Such were the ups and downs of Ricky Ponting's career, it's appropriate that his greatest achievement as a batsman came during one of his darkest hours.
So many of Ponting's finest moments came as part of a winning team on home soil. Time and time again, he would lead a dominant Australian side to crushing victories in front of an adoring home crowd.
But the performance that will linger longest in my memory came deep in enemy territory, in the wee hours of a cold August morning and with his country in serious trouble.
It was Manchester, 2005. Day five of what had already been a remarkable Test match.
As many Australian fans did during that famous series, I had curled up on my couch almost every night to watch ball after ball of the most enthralling cricket I had ever seen.
The once-dominant Australians were a shell of their former selves at Old Trafford, staring down the barrel of another defeat and a 2-1 series deficit.
Set 423 to win, their slim chances of victory were quickly dashed when they lost five wickets before tea on the final day.
With a raucous home crowd at fever pitch, Australia's attention turned to somehow saving the match and heading to Trent Bridge with the series level.
Choosing cricket over some much-needed sleep, I had watched Ponting survive the early onslaught with a combination of rock-solid defence and some audacious stroke play.
It was the perfect No.3's innings, but there had been some nervous moments. Several loud LBW shouts had left me and many other Australians half a world away holding our collective breath.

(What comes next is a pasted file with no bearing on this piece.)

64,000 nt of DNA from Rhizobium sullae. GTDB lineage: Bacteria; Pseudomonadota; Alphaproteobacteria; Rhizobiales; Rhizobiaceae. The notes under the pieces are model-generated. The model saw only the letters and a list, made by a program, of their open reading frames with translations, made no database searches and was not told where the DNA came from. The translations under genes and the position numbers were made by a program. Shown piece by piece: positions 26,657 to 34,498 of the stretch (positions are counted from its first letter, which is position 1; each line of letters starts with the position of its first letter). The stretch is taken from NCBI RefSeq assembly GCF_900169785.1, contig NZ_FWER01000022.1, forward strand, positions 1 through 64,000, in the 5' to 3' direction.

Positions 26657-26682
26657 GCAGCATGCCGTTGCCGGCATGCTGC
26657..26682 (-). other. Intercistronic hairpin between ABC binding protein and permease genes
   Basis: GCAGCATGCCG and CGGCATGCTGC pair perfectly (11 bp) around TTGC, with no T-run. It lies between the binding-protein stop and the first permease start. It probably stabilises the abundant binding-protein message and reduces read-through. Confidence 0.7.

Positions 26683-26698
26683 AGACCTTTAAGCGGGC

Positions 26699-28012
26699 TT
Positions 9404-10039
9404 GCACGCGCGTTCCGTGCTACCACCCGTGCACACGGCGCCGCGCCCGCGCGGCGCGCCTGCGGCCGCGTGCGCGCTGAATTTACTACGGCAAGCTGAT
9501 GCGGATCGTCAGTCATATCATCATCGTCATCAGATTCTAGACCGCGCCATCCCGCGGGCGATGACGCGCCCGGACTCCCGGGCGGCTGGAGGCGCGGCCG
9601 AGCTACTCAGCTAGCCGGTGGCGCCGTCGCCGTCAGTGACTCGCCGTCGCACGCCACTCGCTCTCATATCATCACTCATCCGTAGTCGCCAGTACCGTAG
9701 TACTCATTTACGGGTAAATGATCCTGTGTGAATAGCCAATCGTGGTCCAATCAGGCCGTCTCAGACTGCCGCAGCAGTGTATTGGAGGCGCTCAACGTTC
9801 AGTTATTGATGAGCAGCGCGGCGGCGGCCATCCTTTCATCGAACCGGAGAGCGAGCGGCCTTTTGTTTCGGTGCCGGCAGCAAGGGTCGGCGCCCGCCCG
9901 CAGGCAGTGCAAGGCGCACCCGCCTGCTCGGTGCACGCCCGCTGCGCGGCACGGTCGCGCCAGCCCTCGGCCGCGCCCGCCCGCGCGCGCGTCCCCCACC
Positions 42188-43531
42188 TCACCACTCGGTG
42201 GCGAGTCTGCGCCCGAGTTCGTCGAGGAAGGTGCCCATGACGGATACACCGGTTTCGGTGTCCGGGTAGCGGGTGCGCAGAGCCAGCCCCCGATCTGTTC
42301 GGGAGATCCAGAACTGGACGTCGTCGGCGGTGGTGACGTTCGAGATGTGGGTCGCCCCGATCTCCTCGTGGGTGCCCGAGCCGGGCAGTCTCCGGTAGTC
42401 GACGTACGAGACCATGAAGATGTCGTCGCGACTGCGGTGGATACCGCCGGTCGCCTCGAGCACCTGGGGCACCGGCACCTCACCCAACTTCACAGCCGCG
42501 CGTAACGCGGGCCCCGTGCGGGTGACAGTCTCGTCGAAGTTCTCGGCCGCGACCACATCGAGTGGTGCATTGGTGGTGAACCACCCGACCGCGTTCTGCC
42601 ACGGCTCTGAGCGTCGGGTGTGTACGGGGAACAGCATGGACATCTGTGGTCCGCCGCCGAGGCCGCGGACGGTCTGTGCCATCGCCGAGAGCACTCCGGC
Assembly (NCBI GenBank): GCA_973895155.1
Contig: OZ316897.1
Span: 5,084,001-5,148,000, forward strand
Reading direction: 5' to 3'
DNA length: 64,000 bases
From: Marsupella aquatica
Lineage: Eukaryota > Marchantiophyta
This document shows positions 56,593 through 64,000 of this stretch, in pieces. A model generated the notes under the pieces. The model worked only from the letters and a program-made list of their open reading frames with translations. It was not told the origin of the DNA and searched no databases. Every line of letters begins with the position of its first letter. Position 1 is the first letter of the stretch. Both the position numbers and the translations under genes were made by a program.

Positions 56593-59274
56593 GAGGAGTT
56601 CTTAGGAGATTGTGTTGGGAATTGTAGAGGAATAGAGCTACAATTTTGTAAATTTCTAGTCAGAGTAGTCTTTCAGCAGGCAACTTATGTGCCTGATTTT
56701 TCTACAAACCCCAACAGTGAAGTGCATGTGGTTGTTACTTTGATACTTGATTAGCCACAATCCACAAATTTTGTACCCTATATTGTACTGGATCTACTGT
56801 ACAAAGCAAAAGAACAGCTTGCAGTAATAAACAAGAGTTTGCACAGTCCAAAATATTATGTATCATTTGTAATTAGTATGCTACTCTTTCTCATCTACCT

But I knew, as I'm sure England did, that Australia's slim chances of survival were still alive with our skipper at the crease.
With the clock in my lounge room approaching three in the morning, Ponting reached triple figures when he caressed a Stephen Harmison slower ball to the cover boundary.
Unlike his previous 22 Test centuries, there was no over-the-top celebration. Ponting stood still in the middle of the pitch with his arms aloft, his bat in one hand and his helmet in the other.
His face showed the strain of a series that had not gone to plan.
A mark on his cheek was a reminder of a vicious Harmison bouncer in the first Test, which had drawn blood.
There was no hint of a smile. Instead, Ponting's face was almost one of anger, of defiance and knowledge that the job was only half done.
Looking back on a remarkable career, that innings and that moment sums up Ricky Ponting for me.
It wasn't perfect. But with his team crumbling around him, there he was; standing tall amongst the rubble, leading the way with determination and a touch of class.
There hasn't been many better sights in the modern game than Ponting in full flight. But this innings displayed what I believe to be his greatest quality; sheer bloody-minded determination.
Ponting was dismissed with just four overs to go on that incredible day, inexplicably caught down the leg side for 156.
Much like his glorious career, it was an innings that deserved to end in a more elegant manner, if indeed it deserved to end at all.
And much like his exit from the game, Ponting lingered upon being dismissed. He didn't want it to end, but he knew his time had come.
Australia managed to salvage a draw in that match but would eventually lose the series, one of three Ashes defeats Ponting would suffer as skipper.
It was a blot on a career that will see him remembered as Australia's best batsman since the immortal Donald Bradman.
And with the world No.1 ranking on the line in Perth, how Australia would love one last moment of Ponting brilliance this weekend.
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